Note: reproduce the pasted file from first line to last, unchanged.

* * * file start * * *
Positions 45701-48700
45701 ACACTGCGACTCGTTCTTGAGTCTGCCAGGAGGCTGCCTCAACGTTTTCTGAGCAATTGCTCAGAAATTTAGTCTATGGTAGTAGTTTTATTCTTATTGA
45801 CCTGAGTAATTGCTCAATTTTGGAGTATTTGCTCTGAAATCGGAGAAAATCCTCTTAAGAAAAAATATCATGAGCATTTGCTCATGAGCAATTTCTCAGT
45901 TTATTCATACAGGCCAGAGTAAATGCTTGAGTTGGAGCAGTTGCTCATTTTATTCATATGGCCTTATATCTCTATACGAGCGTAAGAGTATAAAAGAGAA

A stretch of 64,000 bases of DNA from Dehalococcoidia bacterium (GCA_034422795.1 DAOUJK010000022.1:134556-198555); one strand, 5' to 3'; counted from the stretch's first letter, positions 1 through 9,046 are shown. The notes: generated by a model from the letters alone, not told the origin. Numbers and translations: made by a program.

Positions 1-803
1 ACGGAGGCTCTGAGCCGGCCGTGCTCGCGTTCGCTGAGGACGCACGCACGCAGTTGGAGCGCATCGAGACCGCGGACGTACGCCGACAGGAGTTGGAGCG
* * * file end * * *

Positions 45701-48700
45701 ACACTGCGACTCGTTCTTGAGTCTGCCAGGAGGCTGCCTCAACGTTTTCTGAGCAATTGCTCAGAAATTTAGTCTATGGTAGTAGTTTTATTCTTATTGA
45801 CCTGAGTAATTGCTCAATTTTGGAGTATTTGCTCTGAAATCGGAGAAAATCCTCTTAAGAAAAAATATCATGAGCATTTGCTCATGAGCAATTTCTCAGT
45901 TTATTCATACAGGCCAGAGTAAATGCTTGAGTTGGAGCAGTTGCTCATTTTATTCATATGGCCTTATATCTCTATACGAGCGTAAGAGTATAAAAGAGAA

A stretch of 64,000 bases of DNA from Dehalococcoidia bacterium (GCA_034422795.1 DAOUJK010000022.1:134556-198555); one strand, 5' to 3'; counted from the stretch's first letter, positions 1 through 9,046 are shown. The notes: generated by a model from the letters alone, not told the origin. Numbers and translations: made by a program.

Positions 1-803
1 ACGGAGGCTCTGAGCCGGCCGTGCTCGCGTTCGCTGAGGACGCACGCACGCAGTTGGAGCGCATCGAGACCGCGGACGTACGCCGACAGGAGTTGGAGCG